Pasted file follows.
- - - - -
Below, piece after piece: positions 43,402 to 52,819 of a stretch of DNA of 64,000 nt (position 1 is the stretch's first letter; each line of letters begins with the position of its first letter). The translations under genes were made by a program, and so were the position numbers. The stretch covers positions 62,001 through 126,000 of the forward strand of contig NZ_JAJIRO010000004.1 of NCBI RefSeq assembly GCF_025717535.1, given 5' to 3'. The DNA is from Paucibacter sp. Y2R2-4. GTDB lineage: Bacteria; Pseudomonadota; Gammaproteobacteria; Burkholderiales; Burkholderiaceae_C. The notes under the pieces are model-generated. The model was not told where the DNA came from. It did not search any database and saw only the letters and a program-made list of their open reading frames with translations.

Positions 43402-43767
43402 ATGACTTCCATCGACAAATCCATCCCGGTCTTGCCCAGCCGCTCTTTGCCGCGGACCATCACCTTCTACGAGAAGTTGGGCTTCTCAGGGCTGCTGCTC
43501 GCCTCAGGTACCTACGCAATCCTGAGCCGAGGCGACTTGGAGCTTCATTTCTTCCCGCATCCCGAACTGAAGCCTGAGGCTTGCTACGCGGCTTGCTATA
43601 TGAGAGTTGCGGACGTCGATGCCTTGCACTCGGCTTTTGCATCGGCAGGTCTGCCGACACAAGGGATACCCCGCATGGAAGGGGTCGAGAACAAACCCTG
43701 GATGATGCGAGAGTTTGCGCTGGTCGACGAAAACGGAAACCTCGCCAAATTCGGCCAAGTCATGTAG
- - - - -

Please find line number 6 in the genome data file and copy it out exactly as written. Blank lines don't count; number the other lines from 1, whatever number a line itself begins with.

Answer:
43701 GATGATGCGAGAGTTTGCGCTGGTCGACGAAAACGGAAACCTCGCCAAATTCGGCCAAGTCATGTAG